People often tell me that being vegan is too expensive or they can’t fit it in their budget. Being vegan can be really expensive if you eat a lot of prepared foods but cooking from scratch makes vegan meals cheaper and healthier. I’ve recently been converted to dry beans. These are the reasons why.
1. Dry beans are cheaper. A 1 pound bag of beans costs about as much as 1 can of beans and makes 3-4 cans volume of beans. I pay $0.79-$2.79 for a 1 pound bag and $0.89-$3.19 for a can. Jeepers H Crackers, that’s ridiculous! You can’t even get chicken that cheap. Check out my before (above) and after (below) pictures of some soaked chickpeas.
2. It saves space. A bag of dried beans take up less room in your kitchen than the 3-4 cans of beans you might otherwise purchase. They’re also lighter to carry around and won’t hurt if you drop the bag on your foot or head from a high shelf. (I’m a klutz… don’t judge me.) This is a pound of beans beside a can of beans.
3. It also saves space in landfills and energy costs for transportation. The empty plastic bag from beans versus 3-4 BPA-plastic lined tin cans with paper labels means less energy allocated to transporting and recycling and less space in garbage dumps.
4. There’s WAY more variety in the dried beans section of my supermarket than the canned beans section. I like variety.
5. Dried beans don’t contain preservatives or salt. You can also control what you add to the beans. I use distilled water but only because I’m not sure if my municipality uses hexafluorosilicic acid (an industrial waste derived from the production of aluminum metal and phosphoric acid) to fluoridate local tap water. I’d rather not add diluted industrial waste to my food. Yeah, I’m weird like that.
6. Dried beans taste better and aren’t as mooshy as canned. I find I have to add canned beans last in chili recipes because they fall apart when you stir them. Dried beans are firm enough to stand up to vigorous mixing and haven’t lost their flavor to the liquid they’re canned in.
7. There’s also more control with cooking. If I’m only going to be cooking for a couple of people and still want to use 3 different kinds of beans, that’s all I’ll have to prepare. No opened tins with plastic over them in my fridge potentially waiting to spoil and be wasted. 1 cup of dried beans translates to about 1 can.
8. Dried beans are incredibly easy to prepare. There’s no can opener and no sharp edges on the lid or can for you, your little ones or your family pet (who inevitably will get into your garbage pail…) to cut themselves on. I set them in a bowl in my kitchen sink the night before. I see the bowl when I put my dishes from breakfast in the sink the next morning. I am then reminded to fill the bowl with water, cover it and go to work. When I get home, my beans are ready to start cooking. What I’m saying is. if you can put water into a bowl, you can use dried beans.
So you might be wondering what I’m going to do with that HUGE bowl of chickpeas. This post is really about hummus. All you need is the following:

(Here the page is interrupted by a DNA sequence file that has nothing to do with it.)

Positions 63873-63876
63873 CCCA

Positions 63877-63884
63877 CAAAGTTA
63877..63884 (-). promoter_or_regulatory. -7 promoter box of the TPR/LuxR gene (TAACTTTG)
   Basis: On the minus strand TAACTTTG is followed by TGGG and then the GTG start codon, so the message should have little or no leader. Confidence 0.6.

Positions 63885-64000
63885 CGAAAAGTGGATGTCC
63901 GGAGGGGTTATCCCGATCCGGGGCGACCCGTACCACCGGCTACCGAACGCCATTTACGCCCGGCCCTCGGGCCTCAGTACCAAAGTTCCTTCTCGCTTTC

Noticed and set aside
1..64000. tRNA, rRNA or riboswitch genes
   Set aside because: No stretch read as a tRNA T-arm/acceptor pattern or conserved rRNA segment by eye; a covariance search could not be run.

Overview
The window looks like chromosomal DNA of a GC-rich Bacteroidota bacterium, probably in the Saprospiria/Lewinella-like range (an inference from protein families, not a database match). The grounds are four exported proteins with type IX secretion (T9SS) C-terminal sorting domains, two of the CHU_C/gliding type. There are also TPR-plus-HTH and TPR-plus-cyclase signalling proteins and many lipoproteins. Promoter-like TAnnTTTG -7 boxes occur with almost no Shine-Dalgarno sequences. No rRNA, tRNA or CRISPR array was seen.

1 cup of dry chickpeas, soaked OR 1 can of drained chickpeas (save some of the liquid from soaking or the can)
juice from 1 lemon
3-8 garlic cloves
1 heaping tbsp tahini (optional but recommended)
I’m adding a generous handful of fresh basil and sundried tomato… for fun. You can add anything: roasted red peppers, olives, artichoke hearts, cucumber and dill… whatever.
Put it all in your blender or food processor and blend until you like the texture. If you need more liquid, add some of the liquor from the soaking or from the can. Voila! Hummus. I sprinkle mine with some smoked paprika powder and ate it with my own sesame ginger carrot crackers. Yeah, I make my own crackers. Wanna learn how to make those too? Some day… some day.
I wish you could taste how delicious this hummus is. The spicy basil and garlic are amazing with the mellow sundried tomato on the backdrop of creamy chickpeas and tahini. Let me know what combo you dream up for hummus and tell me how you like it. I want to make MOAR!
This is Christie, signing off.
All your cons to using canned goods make so much sense. I tried making hummus once from dried chickpeas but it didn’t taste right…how long did you soak them and is that all you did before blending them?
I talked to my farmer cousin and he said that if you find the flavor of dried garbanzos too strong, soak them overnight and change the water in the morning for cooking that evening. He also said that white beans are a milder substitute. I hope that helps.
I can’t really remember what it was…it was like a stale taste (if that makes any sense)…I don’t think I soaked them either b/c the recipe I used told me to boil the heck out of them so I bet that was probably why they tasted different. I am going to try your way next time because I think it will be better.
I rinsed them, picked out some rocks (organic.. what can you do) and soaked them for 10 hours at room temperature, that’s it. They definitely have more flavor than the canned ones. Is that a plausible reason that they might not taste like you’re used to?
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I love hummous. Dried beans are so much tastier than canned beans! I usually soak my beans for 24 to 48 hours before cooking them. I have also gone zero-waste with my beans and buy them from the bulk bins at Whole Foods and put them in re-usable produce bags instead of plastic bags (and then store them in glass jars at home).